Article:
830 Materials and methods The test organism M. aeruginosa collected from Laxmi kund in Varanasi, previously isolated in pure culture was grown in Parker’s medium (Parker 1982) pH 9.2 at 29 ± 2 C under continuous illumination of 72 lmol photon m)1 s)1 light intensity. Preparation of bead Exponentially grown M. aeruginosa was harvested by centrifugation. A thick suspension having a cell density of approximately 3.18 g dry wt. in 100 ml Milli-Q water was subsequently mixed with 3% (w/v) sodium alginate. The sodium alginate–Microcystis mixture was added dropwise into 0.2 M CaCl2 solution with the help of a syringe. The alginate beads (diameter 2 ± 0.2 mm) formed by cross-linking with Ca2þ were harvested after 2 h and evenly packed in a column (19 · 2 cm2) up to a height of 10 cm. Suitable ﬂow rate for maximum removal of Cu at diﬀerent bed heights In order to determine suitable ﬂow rates for maximum removal of Cu at 2, 4, 8 and 10 cm bed heights, diﬀerent ﬂow rates (0.25, 0.45, 0.65 and 0.75 ml min)1) were employed. The immobilized M. aeruginosa beads having a dry wt. of 0.161, 0.322, 0.644 and 0.805 g were packed to a height of 2, 4, 8 and 10 cm respectively in order to study the biosorption behaviour at diﬀerent bed heights. CuCl2 Æ 2H2O solution (50 lg ml)1) was passed downwards through the column with the help of a peristaltic pump and fractions of eluent were collected at regular intervals and the Cu content in aqueous solution was measured in a Perkin-Elmer atomic absorption spectrophotometer model 2380 at 324.8 nm wavelength. Adsorption and desorption cycles For the adsorption/desorption cycle, the column was packed with immobilized biomass to a bed height of 10 cm and 100 ml of 50 lg ml)1 Cu solution was passed through the column in a downward direction. The column was left for the continuous ﬂow of metal ion solution at a ﬂow rate of 0.75 ml min)1. The elution operation was similar to the loading operation. The residual solution was drained from the column and the biomass was rinsed by passing 150 ml of distilled water through the bed. Rinse water was collected for metal analysis. After completion of the adsorption cycle, desorption was carried out by passing 100 ml of 1 M HCl at a ﬂow rate of 5 ml min)1 (in order to avoid shrinkage of the beads due to acid contact) for a period of 20 min. Samples of the eluent leaving the column were collected at intervals of 10 min. After completion of the elution cycle, the column was drained by pumping double distilled water through the column for 30 min to
Subhashree Pradhan and L.C. Rai neutralize and regenerate the immobilized beads for a fresh adsorption experiment. The adsorption–desorption cycle was repeated 10 times to ascertain the reusability of biomass for 10 consecutive cycles.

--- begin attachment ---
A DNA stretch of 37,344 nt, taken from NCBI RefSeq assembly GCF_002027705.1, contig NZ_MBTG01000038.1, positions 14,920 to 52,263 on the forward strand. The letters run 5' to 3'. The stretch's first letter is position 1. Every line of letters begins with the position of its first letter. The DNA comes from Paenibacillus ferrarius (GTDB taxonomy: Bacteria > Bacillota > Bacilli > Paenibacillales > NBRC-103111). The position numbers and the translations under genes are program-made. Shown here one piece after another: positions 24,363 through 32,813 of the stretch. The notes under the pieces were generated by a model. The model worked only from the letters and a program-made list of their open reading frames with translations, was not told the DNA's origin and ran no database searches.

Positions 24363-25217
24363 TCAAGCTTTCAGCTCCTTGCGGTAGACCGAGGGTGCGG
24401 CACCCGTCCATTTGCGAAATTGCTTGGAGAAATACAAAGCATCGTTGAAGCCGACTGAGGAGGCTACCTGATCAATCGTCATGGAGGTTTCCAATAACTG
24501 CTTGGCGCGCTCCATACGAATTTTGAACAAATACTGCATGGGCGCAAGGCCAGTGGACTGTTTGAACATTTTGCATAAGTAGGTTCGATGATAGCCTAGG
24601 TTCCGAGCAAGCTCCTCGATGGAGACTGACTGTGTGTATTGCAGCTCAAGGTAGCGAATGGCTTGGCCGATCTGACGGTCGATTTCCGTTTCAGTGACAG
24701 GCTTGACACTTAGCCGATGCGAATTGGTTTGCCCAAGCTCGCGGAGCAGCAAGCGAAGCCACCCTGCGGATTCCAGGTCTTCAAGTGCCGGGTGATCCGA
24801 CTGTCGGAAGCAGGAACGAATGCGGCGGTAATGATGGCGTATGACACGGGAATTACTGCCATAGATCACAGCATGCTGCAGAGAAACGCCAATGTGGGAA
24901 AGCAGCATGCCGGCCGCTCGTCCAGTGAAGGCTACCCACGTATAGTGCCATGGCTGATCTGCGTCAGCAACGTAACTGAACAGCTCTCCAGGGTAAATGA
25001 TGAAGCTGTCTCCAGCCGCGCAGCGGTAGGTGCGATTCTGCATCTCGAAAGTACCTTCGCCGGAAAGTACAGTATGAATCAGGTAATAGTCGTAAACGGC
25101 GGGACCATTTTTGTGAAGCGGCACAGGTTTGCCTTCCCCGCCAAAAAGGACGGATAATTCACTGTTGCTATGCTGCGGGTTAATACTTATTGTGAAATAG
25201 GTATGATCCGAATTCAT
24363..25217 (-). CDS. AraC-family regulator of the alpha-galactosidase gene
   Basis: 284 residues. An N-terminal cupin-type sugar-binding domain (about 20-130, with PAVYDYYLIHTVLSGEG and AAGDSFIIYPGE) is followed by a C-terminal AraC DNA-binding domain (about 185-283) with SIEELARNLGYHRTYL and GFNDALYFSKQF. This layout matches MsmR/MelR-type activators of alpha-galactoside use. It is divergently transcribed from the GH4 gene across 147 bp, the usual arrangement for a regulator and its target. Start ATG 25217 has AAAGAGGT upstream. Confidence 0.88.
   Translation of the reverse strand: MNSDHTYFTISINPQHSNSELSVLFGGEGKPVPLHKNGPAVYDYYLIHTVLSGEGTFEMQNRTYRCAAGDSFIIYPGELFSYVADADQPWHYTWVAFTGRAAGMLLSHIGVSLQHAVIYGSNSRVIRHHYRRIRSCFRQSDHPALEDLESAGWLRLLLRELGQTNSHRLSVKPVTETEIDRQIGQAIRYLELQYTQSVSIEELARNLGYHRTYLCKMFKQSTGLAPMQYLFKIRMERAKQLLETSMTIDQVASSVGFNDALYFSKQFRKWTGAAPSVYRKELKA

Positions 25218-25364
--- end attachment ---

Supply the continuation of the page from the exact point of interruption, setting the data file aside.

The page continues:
Results and discussion Figure 1 (A–D) indicates removal of Cu ions at 2, 4, 8 and 10 cm bed height and varying ﬂow rates from 0.25 to 0.75 ml min)1. This ﬁgure demonstrated that maximal Cu removal eﬃciency was largely dependent upon the ﬂow rate at a particular bed height. It was inferred that suitable ﬂow rates for maximum removal of Cu at 2, 4, 8 and 10 cm bed heights were respectively 0.25, 0.45, 0.65 and 0.75 ml min)1. At 2 cm bed height, about 95% Cu2þ was removed at a low ﬂow rate of 0.25 ml min)1 because residence as well as contact time (120 min) between metal ions and biomass was suﬃcient for maximum removal. However, this removal was decreased at increasing ﬂow rate. This may be attributed to adsorption equilibrium and diﬀusion of the solute into the biosorbent pores (Sag et al. 1995). With an increase in the bed height from 2 to 10 cm, availability of surface area containing various functional groups for binding of metals was increased because more biomass was loaded in the column, which allowed a progressively higher ﬂow rate for maximum removal of Cu ion. Though percentage removal was almost the same at all the ﬂow rates, metal adsorbed (mg g)1 dry wt.) was decreased from 8.94 to 5.34 mg g)1 dry wt. Various reasons have been suggested to explain the decreased adsorption capacity at increasing biomass including availability of solute, electrostatic interactions, interference between binding sites, and reduced mixing at higher biomass densities (Meikle et al. 1990; Fourest & Roux 1992). Our results are also supported by the ﬁndings of Sandau et al. (1996) and Pradhan & Rai (2000). The latter authors observed decreased biosorption of Cu2þ by immobilized Microcystis sp. at increasing biomass. In order to assess the reusability of biomass and eﬃciency of mineral acid (1 M HCl) to regenerate spent Microcystis, a series of adsorption/desorption experiments were performed in a column. Adsorption of Cu2þ by the test organism in the ﬁrst adsorption cycle was 5.92 mg g)1 (Table 1). Adsorption eﬃciency was initially high, but declined slightly over the successive cycles. This may be due to a minimal loss of cells following mechanical shearing (Wilhelmi & Duncan 1996). Chu et al. (1997) and Chang & Huang (1998) tested the suitability of biological materials in continuous column system for successive use by diﬀerent desorbing agents. In the ﬁrst adsorption cycle, 95% Cu2þ was adsorbed by the immobilized test organism. Interestingly all the adsorbed Cu (100% desorption) in the ﬁrst adsorption cycle was desorbed. Further, in all cycles nearly 98– 100% of adsorbed Cu was recovered with 1 M HCl used for desorption (Table 1) and more than 84% of metal was desorbed within 10 min when 50 ml of 1 M HCl
Copper removal by Microcystis aeruginosa
Figure 1. Eﬀect of diﬀerent ﬂow rates (0.25, 0.45, 0.65 and 0.75 ml min)1) on the percentage removal of Cu at diﬀerent bed heights: (A) 2, (B) 4, (C) 8 and (D) 10 cm. Hundred millilitre of 50 lg ml)1 Cu solution was passed downwards through the column.
Table 1. Metal adsorption/desorption from repeated adsorption desorption cycle. Cycle Adsorption of Cu2þ from 50 lg ml)1 Cu solution by 0.805 g of algal bead (mg Cu2þ adsorbed g)1 dry wt.)
1 2 3 4 5 6 7 8 9 10
5.92 5.86 5.78 5.73 5.77 5.82 5.74 5.74 5.72 5.68
Desorption of Cu2þ by 100 ml of 1 M HCl (mg Cu2þdesorbed g)1 dry wt) First 50 ml
Second 50 ml
5.62 5.40 5.20 4.94 4.93 4.85 4.85 4.88 4.77 4.74
0.30 0.51 0.51 0.68 0.83 0.91 0.87 0.86 0.87 0.90
was applied at a ﬂow rate of 5 ml min)1. Complete desorption was obtained after passing 100 ml of 1 M HCl at the same ﬂow rate for 20 min. Our results are also supported by the ﬁndings of Huang & Huang (1996) and Wilhelmi & Duncan (1996). According to Huang & Huang (1996), acid treatment did not alter the surface characteristics expect for releasing bound metal from the surface. This study can be of particular interest in continuous removal of Cu from solution through immobilized Microcystis in ﬁxed bed columns. It is also suggested